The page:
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Palace: Door for peace talks with Reds remains open


By Argyll Cyrus Geducos

Despite the earlier declaration of Communist Party of the Philippines (CPP) founder Joma Sison, the Duterte administration remains open to a possible resumption of the peace talks with the communist group.

Presidential Spokesperson Harry Roque (via PCOO / MANILA BULLETIN)

Presidential Spokesperson Harry Roque (via PCOO / MANILA BULLETIN)

The Duterte administration is keeping its doors open to a possible resumption of the peace talks with the communist group.

Presidential spokesperson Harry Roque made the statement almost a week after Sison said that the Reds would no longer talk peace with the government under the leadership of President Duterte, and would instead support efforts to oust him.

In a Facebook post, Roque said that the government is willing to hold peace talks with the Communist Party of the Philippines-New People’s Army-National Democratic Front (CPP-NPA-NDF) as long as they adhere to the conditions earlier laid down by the President.

The government will demand that peace talks with communist rebels shift from Europe to the Philippines and the insurgents are encamped in designated areas during the negotiations.

“The door for peace talks remains open provided that PRRD’s conditions are met: [it will be held] in [the] country, no collection of revolutionary tax, no hostilities, NPA fighters to remain encamped, and no coalition government,”Roque posted Wednesday night.

He added that localized peace talks may be pursued by local government units provided that they do not concede any aspect of governance.

The Palace official also said that localized peace talks should be pursuant to guidelines to be agreed upon by the Cabinet cluster on security.

Roque was posting live social media updates from the ongoing joint command conference with the Armed Forces of the Philippines (AFP) and the Philippine National Police (PNP) Wednesday evening.

In his Palace press briefing Thursday, Roque said that President Duterte still has not changed his mind about pursuing peace in the country.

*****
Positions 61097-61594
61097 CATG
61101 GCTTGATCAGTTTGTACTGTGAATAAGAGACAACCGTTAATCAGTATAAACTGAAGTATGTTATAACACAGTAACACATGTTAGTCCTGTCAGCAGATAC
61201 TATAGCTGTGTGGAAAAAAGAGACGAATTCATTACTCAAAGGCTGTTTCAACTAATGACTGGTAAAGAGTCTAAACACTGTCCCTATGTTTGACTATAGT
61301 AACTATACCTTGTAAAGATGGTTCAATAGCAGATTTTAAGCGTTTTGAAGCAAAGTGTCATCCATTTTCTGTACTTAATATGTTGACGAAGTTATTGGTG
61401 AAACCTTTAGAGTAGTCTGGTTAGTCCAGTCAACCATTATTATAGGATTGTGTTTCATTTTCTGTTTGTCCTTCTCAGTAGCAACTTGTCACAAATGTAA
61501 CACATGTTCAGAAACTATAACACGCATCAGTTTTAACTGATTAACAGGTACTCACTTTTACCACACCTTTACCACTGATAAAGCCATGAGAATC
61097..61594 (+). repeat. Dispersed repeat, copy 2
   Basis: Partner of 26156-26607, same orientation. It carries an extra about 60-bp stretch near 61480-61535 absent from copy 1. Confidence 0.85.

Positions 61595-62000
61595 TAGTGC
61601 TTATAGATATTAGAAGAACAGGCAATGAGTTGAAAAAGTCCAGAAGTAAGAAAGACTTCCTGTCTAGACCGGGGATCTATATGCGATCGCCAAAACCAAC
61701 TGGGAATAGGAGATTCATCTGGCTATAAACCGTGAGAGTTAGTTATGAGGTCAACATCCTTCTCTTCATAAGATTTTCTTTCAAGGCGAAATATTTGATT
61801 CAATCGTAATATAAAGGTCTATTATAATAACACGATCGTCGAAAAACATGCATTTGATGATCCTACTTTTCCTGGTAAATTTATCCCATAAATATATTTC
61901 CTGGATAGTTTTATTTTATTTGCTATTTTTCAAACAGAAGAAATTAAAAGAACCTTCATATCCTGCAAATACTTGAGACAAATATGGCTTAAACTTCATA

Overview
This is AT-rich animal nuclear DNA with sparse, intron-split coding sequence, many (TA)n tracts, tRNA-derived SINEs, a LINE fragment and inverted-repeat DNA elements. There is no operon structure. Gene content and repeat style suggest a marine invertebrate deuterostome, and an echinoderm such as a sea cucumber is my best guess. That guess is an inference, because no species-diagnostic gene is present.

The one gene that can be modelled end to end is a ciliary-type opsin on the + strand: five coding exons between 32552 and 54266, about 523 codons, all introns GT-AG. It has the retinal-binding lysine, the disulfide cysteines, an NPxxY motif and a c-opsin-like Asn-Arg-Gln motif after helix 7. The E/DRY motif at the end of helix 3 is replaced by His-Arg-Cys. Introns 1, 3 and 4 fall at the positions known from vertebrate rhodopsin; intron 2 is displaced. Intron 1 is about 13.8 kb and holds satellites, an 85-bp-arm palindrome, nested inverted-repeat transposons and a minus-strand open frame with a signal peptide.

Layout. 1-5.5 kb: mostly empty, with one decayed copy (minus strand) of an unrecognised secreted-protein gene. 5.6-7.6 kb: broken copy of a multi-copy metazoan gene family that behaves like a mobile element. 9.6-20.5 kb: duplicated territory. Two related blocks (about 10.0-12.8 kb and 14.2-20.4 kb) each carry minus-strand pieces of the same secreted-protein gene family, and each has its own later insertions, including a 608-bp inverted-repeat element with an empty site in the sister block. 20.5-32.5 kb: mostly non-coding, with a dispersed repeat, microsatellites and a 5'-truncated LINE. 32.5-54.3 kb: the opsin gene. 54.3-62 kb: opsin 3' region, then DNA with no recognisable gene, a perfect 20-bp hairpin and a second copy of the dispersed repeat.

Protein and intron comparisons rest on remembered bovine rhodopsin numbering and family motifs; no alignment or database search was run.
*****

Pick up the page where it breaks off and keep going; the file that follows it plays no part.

“So patuloy pa rinangpaghangadngkapayapaanngatingPresidente, pero hindi naman po pwede na sila pa ang magdidikta kung paano tayo makakarating sa kapayapaan (The President still dreams of peace, but we cannot allow the communist group to dictate to us how we should get there),” he said.

Roque also said that during the joint command conference, they were briefed on the different agreements that the government has entered into with the communist group. He said that even after the said briefing, Duterte stood by his decision to have the peace negotiations in the country.

Localized peace talks

Roque is not optimistic that Sison’s statement will influence the rebels on the ground, after the CPP founder said that the communist group will not agree that the peace talks will be held in the Philippines.

According to the Palace official, Sison’s pronouncements will not affect the government’s pursuit for localized peace talks.

“Tutuloy tayo sa localized peace talks. Matitignan natin kung ang tao na para ng 30 anyos na atang wala sa Pilipinas ay may impluwensya pa sa (We will proceed with the localized peace talks. We’ll see if someone who has been out of the Philippines for I think 30 years will still have influence on the) troops on the ground,” Roque said.

According to Roque, the Cabinet cluster on security will meet on July 12 to finalize the guidelines for the localized peace talks.

Norway’s participation

Roque said Norway can still participate in the talks as third-party facilitator.

“Well, hindi ko po alam kung ano magiging partisipasyon nila. But sinabi ko na po ‘yan noong una kong (I don’t know what will their participation be but as I said in an earlier) press briefing and I was very clear – all parties who have been involved can continue to help in whatever way they want to help. They’re welcome to,”Roque said.

The Palace official also said that Duterte did not dispute the idea that Norwegians can still be the third-party facilitator during the peace talks between the government and the CPP-NPA-NDF.

“Let’s just say that the President did not dispute that the Norwegians can be third party facilitator. But there was no outright statement that they will continue to be third party facilitator,” Roque said.

“Anyone can help in the process that they want. If the Norwegians can help in localized peace talks, they’re more than welcome to do so… Iba naman po ang venue sakanila ng tulong (The venue is a different issue from their help), which we continue to appreciate,” he added.

In a press briefing earlier this week, Roque blamed Sison for the failed peace talks between the government and the communist rebels.

“Hindi po kasalanan ng gobyerno na hindi natuloy ang peace talks. Si Joma Sison po ang umayaw.Tayo po’y mga Pilipino, ang sinasabi po ng Presidente, dito tayo mag-usap ng kapayapaan (It is not the government’s fault that the peace talks did not push through. Sison was the one who backed out. We are Filipinos, the President said we should talk peace here),” he said. (With reports from Francis T. Wakefield and The Associated Press)

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